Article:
"The American League South?" Brian Dozier, when asked to name baseball's divisions during his rookie season

On his Twitter feed, Dozier refers to himself as "A lover of Jesus playing baseball for the Minnesota Twins on the side.'' That designation carries a responsibility to those less fortunate than him.

"You're talking about six-person families who might live on 50 cents to a dollar a day,'' Dozier says. "I throw the athletic part aside. Just as a human being, as a Christian man and woman, that's what we feel our job is on this earth.''

When the Twins signed Dozier to a four-year, $20 million contract extension in the spring of 2015, it led to speculation that a long-term deal would follow and he might finish his career where he started.

The business element intruded upon everybody's reverie last season. Dozier's name was a constant on the offseason trade rumor grapevine, and the rumors subsided only when the Los Angeles Dodgers opted for Plan B and filled their second base void by acquiring Tampa Bay's Logan Forsythe.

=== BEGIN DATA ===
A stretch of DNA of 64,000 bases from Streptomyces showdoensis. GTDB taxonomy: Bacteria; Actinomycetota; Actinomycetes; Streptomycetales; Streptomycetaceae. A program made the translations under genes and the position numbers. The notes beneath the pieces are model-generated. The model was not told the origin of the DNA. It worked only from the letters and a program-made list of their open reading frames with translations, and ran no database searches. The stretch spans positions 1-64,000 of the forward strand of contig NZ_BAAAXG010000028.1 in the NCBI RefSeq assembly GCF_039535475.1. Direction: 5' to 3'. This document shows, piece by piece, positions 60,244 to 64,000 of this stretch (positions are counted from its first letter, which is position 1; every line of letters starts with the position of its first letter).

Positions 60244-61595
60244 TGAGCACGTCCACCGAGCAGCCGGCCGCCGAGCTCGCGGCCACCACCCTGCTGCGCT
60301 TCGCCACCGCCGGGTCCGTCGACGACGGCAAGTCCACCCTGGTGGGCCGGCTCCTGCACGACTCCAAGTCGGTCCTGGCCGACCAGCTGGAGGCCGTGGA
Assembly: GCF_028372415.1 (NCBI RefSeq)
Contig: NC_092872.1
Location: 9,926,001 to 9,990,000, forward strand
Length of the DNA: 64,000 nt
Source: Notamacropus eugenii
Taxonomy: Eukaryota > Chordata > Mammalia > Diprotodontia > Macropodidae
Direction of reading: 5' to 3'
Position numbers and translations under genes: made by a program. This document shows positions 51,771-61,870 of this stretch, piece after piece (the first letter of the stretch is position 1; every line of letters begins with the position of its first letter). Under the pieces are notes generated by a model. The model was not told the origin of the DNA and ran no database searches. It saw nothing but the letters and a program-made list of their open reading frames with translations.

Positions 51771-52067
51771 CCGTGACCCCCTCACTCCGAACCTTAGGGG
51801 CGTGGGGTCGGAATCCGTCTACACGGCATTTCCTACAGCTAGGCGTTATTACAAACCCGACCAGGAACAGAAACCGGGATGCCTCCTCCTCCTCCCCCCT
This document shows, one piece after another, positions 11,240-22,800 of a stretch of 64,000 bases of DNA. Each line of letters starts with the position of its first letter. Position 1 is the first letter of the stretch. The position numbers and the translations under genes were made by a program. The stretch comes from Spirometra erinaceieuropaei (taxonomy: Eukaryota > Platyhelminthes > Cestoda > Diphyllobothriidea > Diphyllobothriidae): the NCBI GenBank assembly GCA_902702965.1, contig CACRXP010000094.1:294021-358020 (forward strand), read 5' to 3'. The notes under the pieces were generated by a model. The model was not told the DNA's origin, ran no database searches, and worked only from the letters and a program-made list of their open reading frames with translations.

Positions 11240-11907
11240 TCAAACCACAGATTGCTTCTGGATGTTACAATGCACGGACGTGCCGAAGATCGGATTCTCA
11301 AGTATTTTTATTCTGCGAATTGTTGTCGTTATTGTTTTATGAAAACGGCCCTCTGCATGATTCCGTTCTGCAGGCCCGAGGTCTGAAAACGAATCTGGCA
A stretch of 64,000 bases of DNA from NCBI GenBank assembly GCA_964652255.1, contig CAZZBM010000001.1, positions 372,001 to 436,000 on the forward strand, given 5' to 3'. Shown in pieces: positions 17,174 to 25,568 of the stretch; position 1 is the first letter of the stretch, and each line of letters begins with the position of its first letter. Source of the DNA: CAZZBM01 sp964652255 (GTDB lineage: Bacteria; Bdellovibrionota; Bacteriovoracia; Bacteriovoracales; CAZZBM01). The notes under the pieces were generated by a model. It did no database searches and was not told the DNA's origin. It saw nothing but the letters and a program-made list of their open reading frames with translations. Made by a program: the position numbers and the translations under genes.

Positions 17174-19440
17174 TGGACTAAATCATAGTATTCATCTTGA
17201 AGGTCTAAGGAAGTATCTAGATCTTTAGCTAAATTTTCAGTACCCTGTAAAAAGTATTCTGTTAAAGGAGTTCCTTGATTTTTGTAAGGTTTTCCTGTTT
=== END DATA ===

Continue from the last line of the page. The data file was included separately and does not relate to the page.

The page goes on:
"When you lose 103 games and your second baseman hits 42 home runs and he has a contract that's favorable for teams, you know you're going to get calls,'' Falvey says. "We prepared for it. I called Brian and said, 'I'll keep you informed each step of the way throughout the offseason. We're never going to shut out avenues to improve the team. But we value you as a meaningful part of the team, and we're going to be honest with you and give it to you straight.' I think he appreciated the candor.''